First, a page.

9. Inverted index of web. Extend the previous exercise so that it supports multi-word queries. In this case, output the list of web pages that contain at least one occurrence of each of the query words.
10. Symbol table with duplicates.
11. Password checker. Write a program that reads in a string from the command line and a dictionary of words from standard input, and checks whether it is a "good" password. Here, assume "good" means that it (i) is at least 8 characters long, (ii) is not a word in the dictionary, (iii) is not a word in the dictionary followed by a digit 0-9 (e.g., hello5), (iv) is not two words separated by a digit (e.g., hello2world)
12. Reverse password checker. Modify the previous problem so that (ii) - (v) are also satisfied for reverses of words in the dictionary (e.g., olleh and olleh2world). Clever solution: insert each word and its reverse into the symbol table.
13. Random phone numbers. Write a program that takes a comand line input N and prints N random phone numbers of the form (xxx) xxx-xxxx. Use a symbol table to avoid choosing the same number more than once. Use this list of area codes to avoid printing out bogus area codes. Use an R-way trie.
14. Contains prefix. Add a method containsPrefix() to StringSET takes a string s as input and return true if there is a string in the set that contains s as a prefix.
15. Substring matches. Given a list of (short) strings, your goal is to support queries where the user looks up a string s and your job is to report back all strings in the list that contain s. Hint: if you only want prefix matches (where the strings have to start with s), use a TST as described in the text. To support substring matches, insert the suffixes of each word (e.g., string, tring, ring, ing, ng, g) into the TST.
16. Zipf's law. Harvard linguist George Zipf observed that the frequency of the ith most common word in an English text containing N words is roughly proporitional to 1/i, where the constant of proportionality is 1 + 1/2 + 1/3 + ... + 1/N. Test "Zipf's law by reading in a sequence of words from standard input, tabulate their frequencies, and compare against the predicted frequencies.
17. Typing monkeys and power laws. (Micahel Mitzenmacher) Suppose that a typing monkey creates random words by appending each of 26 possible lettter with probability p to the current word, and finishes the word with probability 1 - 26p. Write a program to estimate the frequency distribution of the lengths of words produced. If "abc" is produced more than once, only count it once.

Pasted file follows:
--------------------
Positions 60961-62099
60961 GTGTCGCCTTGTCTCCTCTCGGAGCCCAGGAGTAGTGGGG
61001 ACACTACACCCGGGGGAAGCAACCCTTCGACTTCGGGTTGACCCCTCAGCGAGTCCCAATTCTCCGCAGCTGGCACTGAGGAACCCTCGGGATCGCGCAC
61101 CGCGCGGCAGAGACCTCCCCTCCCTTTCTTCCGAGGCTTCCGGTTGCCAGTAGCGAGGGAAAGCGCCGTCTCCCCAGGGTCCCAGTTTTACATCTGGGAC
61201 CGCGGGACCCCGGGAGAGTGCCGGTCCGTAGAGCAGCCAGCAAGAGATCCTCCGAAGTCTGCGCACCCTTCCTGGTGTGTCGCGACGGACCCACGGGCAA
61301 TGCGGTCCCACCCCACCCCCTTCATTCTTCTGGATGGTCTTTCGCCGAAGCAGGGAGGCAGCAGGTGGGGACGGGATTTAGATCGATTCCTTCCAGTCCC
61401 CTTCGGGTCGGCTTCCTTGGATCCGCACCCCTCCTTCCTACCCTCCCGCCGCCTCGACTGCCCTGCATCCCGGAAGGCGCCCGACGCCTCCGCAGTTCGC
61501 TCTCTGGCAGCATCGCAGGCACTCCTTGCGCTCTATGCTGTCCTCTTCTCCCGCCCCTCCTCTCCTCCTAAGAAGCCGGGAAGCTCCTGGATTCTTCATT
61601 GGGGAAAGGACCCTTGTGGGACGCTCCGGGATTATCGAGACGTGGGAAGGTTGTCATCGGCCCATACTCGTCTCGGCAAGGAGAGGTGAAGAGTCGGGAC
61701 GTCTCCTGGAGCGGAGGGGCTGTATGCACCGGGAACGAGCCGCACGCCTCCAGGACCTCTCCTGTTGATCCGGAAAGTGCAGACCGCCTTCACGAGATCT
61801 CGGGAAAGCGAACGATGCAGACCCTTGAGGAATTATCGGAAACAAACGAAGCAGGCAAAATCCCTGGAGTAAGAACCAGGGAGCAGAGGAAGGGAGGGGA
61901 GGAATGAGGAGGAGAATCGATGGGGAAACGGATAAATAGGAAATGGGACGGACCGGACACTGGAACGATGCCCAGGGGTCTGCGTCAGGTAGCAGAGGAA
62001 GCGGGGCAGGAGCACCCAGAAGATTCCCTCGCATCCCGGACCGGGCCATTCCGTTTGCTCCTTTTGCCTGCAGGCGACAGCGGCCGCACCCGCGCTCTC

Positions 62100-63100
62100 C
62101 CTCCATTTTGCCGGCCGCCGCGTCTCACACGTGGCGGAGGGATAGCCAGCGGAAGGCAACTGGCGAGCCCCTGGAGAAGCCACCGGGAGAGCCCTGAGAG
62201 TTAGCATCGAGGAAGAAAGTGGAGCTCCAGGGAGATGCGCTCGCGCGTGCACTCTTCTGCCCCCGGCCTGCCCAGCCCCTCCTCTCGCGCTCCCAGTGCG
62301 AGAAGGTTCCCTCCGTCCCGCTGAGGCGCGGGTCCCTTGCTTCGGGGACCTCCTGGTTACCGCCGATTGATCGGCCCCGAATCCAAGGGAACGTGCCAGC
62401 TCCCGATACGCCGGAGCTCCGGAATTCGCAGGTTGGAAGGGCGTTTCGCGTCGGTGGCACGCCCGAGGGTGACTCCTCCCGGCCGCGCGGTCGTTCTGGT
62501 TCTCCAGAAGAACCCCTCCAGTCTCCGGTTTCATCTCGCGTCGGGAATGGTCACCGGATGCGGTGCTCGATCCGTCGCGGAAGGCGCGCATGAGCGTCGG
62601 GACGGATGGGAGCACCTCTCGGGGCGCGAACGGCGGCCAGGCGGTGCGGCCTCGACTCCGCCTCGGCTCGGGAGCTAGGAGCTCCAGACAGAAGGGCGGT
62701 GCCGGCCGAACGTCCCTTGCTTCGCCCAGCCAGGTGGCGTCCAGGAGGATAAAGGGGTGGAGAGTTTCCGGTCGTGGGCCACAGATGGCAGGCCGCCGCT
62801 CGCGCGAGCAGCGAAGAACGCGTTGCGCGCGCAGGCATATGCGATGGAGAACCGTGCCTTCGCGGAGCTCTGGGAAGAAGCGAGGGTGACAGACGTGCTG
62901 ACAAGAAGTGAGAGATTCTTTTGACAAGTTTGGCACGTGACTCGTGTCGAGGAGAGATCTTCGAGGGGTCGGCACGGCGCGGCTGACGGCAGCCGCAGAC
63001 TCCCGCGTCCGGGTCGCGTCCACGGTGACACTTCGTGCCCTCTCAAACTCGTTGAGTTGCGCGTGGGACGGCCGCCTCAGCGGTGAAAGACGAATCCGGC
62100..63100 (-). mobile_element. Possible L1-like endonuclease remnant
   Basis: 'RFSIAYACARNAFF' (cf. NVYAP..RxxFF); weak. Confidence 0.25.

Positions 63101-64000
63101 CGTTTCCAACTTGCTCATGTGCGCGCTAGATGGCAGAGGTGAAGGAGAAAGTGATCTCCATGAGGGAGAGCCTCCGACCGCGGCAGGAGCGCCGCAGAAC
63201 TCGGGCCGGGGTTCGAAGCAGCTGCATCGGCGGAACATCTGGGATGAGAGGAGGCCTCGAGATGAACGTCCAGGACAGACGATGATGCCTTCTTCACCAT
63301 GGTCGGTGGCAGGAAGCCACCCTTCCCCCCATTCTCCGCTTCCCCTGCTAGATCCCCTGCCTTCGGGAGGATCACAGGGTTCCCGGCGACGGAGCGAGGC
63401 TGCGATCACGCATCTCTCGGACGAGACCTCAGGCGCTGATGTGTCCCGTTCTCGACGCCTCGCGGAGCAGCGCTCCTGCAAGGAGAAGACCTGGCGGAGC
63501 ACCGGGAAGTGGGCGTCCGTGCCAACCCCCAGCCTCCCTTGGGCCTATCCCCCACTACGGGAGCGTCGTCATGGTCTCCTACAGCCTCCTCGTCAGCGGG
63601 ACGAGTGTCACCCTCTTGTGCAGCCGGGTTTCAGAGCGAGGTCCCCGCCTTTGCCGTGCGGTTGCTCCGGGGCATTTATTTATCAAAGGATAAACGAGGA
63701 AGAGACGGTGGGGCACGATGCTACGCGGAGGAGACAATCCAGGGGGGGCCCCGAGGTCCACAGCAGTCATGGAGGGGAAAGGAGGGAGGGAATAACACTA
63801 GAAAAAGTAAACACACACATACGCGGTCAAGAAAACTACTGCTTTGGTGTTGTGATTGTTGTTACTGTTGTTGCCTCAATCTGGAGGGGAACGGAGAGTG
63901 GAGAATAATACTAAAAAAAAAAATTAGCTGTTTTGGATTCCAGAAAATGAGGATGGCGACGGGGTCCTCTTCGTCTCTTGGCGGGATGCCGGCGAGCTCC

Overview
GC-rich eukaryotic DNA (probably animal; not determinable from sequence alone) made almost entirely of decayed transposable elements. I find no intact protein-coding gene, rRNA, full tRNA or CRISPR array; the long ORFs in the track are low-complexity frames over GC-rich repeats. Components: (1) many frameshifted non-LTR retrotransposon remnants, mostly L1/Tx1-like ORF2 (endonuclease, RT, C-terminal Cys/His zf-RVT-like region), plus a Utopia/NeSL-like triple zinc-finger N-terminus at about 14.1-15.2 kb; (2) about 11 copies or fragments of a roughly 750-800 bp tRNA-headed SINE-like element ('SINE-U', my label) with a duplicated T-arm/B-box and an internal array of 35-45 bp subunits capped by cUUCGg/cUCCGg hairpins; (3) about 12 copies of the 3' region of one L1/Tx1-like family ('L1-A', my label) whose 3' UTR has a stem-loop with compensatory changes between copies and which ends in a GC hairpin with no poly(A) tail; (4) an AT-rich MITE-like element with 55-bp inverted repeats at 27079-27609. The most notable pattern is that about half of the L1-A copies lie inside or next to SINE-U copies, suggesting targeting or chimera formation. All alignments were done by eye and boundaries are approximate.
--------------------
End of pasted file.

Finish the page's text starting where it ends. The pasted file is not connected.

18. Typing monkeys and power laws. Repeat the previous exercise, but assume that the letters a-z occur proportional to the following probabilities, which are typical of English text.

CHAR FREQ   CHAR FREQ   CHAR FREQ   CHAR FREQ   CHAR FREQ
A 8.04 G 1.96 L 4.14 Q 0.11 V 0.99
B 1.54 H 5.49 M 2.53 R 6.12 W 1.92
C 3.06 I 7.26 N 7.09 S 6.54 X 0.19
D 3.99 J 0.16 O 7.60 T 9.25 Y 1.73
E 12.51 K 0.67 P 2.00 U 2.71 Z 0.09
F 2.30

19. Indexing a book. Write a program that reads in a text file from standard input and compiles an alphabetical index of which words appear on which lines, as in the following input. Ignore case and puncuation.
 It was the best of times, it was the worst of times, it was the age of wisdom, it was the age of foolishness, age 3-4 best 1 foolishness 4 it 1-4 of 1-4 the 1-4 times 1-2 was 1-4 wisdom 4 worst 2 
20. Entropy. We define the relative entropy of a text corpus with N words, k of which are distinct as E = 1 / (N log N) * sum (pi log(k) - log(pi), i = 1..k) where p_i is the fraction of times that word i appears. Write a program that reads in a text corpus and prints out the relative entropy. Convert all letters to lowercase and treat punctuation marks as whitespace.
21. Longest prefix. True or false. The longest prefix of a binary string x that is a key in a symbol table is either the floor of x or the ceiling of x (or both if x is in the set).

False. The longest prefix of 1100 in { 1, 10, 1011, 1111 } is 1, not 1011 or 1111.